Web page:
Student credit cards and young credit

Southern Cal students opine on new credit card law


USC students have seen parents and friends handle, and mishandle, their cards. Those students say that if the law means fewer people get in trouble with their cards, all the better.

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School info

School: University of Southern
California (USC)
State: California
City: Los Angeles
Enrollment: About 33,500

What other students are saying

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Located in the heart of Los Angeles, the University of Southern California is the oldest private research university in the West. The school boasts of being a global center for arts, technology and international trade.

There is no credit card marketing on the USC campus. Chapter 1.3 of the California Education Code, Sections 99030, also known as the Student Financial Responsibility Act, stipulates that gifts should not be offered in tandem with credit card applications and that sites should be limited as to where credit cards may be marketed.

The law also encourages debt education and counseling to be a part of orientation for incoming students.

“We would not allow credit card companies to come onto our campus to solicit to students,” says Patrick Bailey, associate dean and director of student life and involvement. “The university has an agreement with a credit card company that if they so choose, could come to campus, but to my knowledge, they have not chosen to do so.”

Here’s what some students at the University of Southern California have to say about the new credit card law and managing credit cards:

“I would definitely ask my parents to co-sign if I applied for a card anyway. It just seems like the smart thing to do… Both of my parents went into some credit card debt in their 20s, and they’ve spent a lot of time rebuilding their credit score, so I think they’re pretty stable now.”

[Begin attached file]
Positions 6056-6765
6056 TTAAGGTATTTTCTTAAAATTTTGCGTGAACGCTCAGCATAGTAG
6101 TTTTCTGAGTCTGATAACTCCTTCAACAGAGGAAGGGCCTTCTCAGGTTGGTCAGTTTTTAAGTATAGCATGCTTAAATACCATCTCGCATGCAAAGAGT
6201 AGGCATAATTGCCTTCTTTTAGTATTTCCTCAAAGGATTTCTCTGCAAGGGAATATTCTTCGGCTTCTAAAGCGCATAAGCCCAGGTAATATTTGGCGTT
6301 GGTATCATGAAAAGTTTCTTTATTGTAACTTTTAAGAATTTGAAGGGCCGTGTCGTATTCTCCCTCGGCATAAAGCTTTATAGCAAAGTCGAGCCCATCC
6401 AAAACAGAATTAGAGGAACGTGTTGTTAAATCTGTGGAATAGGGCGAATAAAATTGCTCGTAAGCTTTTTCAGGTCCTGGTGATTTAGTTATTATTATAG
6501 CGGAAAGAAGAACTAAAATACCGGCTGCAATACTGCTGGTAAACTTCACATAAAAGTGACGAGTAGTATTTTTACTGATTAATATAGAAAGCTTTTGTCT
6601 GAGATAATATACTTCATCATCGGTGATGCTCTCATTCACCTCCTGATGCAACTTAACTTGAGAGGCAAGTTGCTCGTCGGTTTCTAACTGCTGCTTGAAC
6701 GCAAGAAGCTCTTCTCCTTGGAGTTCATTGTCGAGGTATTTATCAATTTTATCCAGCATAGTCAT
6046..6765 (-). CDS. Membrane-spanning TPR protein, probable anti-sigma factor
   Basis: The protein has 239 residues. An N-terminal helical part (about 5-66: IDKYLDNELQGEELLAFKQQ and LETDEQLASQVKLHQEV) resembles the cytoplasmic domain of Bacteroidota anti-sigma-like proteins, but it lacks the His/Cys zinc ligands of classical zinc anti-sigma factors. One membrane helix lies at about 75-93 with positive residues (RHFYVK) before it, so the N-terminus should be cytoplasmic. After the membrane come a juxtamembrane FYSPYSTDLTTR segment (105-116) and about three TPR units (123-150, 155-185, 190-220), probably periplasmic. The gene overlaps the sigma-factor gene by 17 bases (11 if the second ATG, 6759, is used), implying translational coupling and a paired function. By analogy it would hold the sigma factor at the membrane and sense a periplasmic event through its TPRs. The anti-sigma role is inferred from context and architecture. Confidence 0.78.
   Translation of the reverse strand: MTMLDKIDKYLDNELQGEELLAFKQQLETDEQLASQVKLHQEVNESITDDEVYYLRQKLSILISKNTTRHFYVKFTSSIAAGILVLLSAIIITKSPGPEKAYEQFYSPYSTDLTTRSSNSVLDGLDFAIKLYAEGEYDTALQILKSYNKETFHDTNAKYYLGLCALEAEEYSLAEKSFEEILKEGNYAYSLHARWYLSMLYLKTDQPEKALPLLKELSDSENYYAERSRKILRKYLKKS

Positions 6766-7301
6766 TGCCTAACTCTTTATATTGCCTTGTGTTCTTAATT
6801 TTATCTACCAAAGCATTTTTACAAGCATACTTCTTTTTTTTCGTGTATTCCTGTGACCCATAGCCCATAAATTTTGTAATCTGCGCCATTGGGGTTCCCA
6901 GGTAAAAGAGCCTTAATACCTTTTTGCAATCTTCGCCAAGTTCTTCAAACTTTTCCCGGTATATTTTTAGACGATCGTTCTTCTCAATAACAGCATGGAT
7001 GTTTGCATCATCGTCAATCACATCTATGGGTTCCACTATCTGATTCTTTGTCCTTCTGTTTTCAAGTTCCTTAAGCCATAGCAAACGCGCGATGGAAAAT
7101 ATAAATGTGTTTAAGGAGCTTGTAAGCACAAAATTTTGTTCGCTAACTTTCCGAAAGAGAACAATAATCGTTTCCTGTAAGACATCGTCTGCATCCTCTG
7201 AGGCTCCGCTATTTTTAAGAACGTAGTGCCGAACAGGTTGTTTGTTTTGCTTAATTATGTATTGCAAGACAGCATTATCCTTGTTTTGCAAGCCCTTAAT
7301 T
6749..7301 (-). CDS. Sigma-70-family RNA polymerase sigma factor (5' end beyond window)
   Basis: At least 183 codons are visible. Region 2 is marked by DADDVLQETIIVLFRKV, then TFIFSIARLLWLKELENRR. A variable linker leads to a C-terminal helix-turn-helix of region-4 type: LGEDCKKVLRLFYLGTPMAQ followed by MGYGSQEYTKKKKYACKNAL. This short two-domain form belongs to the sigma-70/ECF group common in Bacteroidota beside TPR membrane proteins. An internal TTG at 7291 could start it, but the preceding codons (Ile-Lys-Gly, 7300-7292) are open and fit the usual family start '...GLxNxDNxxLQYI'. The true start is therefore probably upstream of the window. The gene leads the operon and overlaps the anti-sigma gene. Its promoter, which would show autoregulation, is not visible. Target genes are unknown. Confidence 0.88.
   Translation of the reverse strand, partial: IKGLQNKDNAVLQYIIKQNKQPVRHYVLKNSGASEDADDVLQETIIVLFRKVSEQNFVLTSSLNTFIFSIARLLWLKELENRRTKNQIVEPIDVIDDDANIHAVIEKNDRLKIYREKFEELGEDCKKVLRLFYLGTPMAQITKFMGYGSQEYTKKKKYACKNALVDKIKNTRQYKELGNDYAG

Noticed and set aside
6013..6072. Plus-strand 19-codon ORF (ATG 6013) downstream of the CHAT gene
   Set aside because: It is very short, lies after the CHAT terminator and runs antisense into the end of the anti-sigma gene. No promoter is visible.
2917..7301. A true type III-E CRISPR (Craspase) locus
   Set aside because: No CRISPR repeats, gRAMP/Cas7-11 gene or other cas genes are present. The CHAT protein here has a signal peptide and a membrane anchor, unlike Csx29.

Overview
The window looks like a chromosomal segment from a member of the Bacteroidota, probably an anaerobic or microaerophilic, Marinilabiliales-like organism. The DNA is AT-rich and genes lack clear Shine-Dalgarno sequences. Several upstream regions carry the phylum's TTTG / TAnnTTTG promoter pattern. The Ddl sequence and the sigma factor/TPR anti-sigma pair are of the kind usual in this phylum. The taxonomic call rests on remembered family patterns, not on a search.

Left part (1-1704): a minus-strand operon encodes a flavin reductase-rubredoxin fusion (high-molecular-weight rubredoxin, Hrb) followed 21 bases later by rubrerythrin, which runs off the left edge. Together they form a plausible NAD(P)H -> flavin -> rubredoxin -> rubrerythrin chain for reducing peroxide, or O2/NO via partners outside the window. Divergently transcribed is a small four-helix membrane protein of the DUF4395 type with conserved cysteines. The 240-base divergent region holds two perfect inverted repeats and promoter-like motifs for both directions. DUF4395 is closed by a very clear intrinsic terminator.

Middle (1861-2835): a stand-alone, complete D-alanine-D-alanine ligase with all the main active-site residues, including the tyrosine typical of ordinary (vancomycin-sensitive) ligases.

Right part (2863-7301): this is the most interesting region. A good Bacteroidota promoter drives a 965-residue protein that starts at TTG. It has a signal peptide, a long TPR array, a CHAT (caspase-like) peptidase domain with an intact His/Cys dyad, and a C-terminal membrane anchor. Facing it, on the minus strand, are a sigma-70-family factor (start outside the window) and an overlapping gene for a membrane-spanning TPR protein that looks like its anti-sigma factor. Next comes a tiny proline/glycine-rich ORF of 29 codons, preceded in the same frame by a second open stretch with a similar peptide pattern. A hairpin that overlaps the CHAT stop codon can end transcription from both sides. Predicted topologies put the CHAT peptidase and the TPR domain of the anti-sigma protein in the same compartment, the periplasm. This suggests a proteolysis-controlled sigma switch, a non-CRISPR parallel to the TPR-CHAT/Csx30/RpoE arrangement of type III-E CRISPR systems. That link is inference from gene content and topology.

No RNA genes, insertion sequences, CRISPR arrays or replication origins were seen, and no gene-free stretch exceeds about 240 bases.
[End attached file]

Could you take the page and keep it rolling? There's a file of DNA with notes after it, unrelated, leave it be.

— Natalie Chau, 19

“It seems pretty dumb of people to think a credit card is free money, but some people get themselves into that situation. The stories I’ve heard of $1,200 in shoes or vacations to Hawaii are scary.”
— Victoria Giordano, 20

“It doesn’t make sense to have a credit card without a steady income. I mean, how do you ever plan to pay it off?”
— Marcus Jonsson, 20

“My parents encourage me to use the credit card because we’re on a plan where we can earn money back by using the card. If I didn’t have it, I would have to budget a lot differently. I would eat out much less often.”
–Brian Goldsworthy, 19

More about credit cards and students

See related:Sample credit card contract for parents and their young adult children, Law alters cozy relationship between colleges, credit card issuers, Study: Undergraduates relying heavily on credit cards, A comprehensive guide to the Credit CARD Act of 2009, Obama signs new credit card reforms into law, Interactive timeline: How the credit card bill became law, when its provisions take effect, Will the new credit card law hurt more consumers than it helps?, Annual fees return in credit card mail offers, How to cope until the new credit card rules take effect, What the new credit card rules mean for you, New credit card rules don’t cover business, corporate credit cards, Federal banking regulators finalize sweeping rule changes for credit cards

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The editorial content on this page is based solely on the objective assessment of our writers and is not driven by advertising dollars. It has not been provided or commissioned by the credit card issuers. However, we may receive compensation when you click on links to products from our partners.

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In Student credit cards and young credit

A credit card contract for parents, adult children

This downloadable contract between parents and their young adult children about credit card use can be a starting point for talk about co-signing for a credit card.

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